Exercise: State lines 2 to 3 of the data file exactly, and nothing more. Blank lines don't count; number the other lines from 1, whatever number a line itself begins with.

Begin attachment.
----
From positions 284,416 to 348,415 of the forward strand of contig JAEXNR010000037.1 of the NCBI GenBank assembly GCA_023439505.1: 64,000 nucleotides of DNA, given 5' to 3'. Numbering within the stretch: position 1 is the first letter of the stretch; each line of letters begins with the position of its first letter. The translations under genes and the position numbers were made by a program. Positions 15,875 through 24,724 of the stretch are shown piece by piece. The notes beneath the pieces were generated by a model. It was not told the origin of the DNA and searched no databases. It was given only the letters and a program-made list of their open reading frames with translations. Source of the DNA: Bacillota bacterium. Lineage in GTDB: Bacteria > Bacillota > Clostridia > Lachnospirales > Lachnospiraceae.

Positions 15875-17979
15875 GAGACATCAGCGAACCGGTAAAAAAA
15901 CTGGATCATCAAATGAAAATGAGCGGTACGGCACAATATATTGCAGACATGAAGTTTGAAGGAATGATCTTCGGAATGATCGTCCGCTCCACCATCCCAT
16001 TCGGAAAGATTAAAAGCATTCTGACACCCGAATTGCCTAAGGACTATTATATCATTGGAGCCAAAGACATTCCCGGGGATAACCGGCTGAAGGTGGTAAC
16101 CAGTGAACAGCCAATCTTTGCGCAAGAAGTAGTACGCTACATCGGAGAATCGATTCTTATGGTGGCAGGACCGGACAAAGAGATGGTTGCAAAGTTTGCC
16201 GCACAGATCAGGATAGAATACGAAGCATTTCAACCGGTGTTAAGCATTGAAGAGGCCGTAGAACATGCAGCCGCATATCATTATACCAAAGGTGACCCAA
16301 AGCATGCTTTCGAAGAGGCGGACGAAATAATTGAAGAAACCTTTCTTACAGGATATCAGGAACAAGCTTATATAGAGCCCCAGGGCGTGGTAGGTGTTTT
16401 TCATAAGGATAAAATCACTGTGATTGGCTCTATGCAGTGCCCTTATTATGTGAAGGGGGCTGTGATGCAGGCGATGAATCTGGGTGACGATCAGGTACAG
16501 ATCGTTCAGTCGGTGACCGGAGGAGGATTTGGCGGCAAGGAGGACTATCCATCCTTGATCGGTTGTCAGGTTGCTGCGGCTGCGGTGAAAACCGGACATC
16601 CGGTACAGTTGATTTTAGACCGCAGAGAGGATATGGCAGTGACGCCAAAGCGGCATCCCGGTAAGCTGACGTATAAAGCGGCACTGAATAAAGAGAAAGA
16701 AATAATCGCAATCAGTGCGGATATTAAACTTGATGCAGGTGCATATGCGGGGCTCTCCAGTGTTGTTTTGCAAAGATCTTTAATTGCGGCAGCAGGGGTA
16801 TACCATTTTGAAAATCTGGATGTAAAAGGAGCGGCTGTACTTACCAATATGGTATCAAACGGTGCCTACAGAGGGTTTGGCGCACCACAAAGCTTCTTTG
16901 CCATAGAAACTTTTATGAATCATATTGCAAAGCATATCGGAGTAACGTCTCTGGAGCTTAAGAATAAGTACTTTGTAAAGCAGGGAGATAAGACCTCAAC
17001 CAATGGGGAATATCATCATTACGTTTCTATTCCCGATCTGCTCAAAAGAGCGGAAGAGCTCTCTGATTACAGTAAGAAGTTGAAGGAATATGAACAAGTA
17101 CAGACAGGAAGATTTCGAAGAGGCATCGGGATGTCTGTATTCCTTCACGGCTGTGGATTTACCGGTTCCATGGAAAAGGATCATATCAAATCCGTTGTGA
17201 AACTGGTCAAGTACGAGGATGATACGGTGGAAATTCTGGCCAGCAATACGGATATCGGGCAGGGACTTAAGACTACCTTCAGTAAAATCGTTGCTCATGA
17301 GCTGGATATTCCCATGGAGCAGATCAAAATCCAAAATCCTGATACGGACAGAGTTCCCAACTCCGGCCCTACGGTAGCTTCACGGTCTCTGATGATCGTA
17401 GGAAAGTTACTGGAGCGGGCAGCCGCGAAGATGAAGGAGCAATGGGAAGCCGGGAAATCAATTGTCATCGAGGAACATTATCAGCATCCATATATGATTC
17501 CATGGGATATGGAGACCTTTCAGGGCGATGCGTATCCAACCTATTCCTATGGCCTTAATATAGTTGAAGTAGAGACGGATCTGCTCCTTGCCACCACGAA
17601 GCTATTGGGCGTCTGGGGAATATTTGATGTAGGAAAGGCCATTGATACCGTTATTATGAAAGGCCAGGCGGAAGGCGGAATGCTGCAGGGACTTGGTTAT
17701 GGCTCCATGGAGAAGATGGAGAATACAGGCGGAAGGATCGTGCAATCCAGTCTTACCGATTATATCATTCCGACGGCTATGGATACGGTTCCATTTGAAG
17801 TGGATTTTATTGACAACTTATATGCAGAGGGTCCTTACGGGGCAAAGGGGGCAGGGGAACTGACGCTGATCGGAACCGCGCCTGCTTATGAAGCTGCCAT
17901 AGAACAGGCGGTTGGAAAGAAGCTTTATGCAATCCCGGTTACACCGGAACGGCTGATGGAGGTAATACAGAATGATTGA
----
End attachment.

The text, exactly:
Positions 15875-17979
15875 GAGACATCAGCGAACCGGTAAAAAAA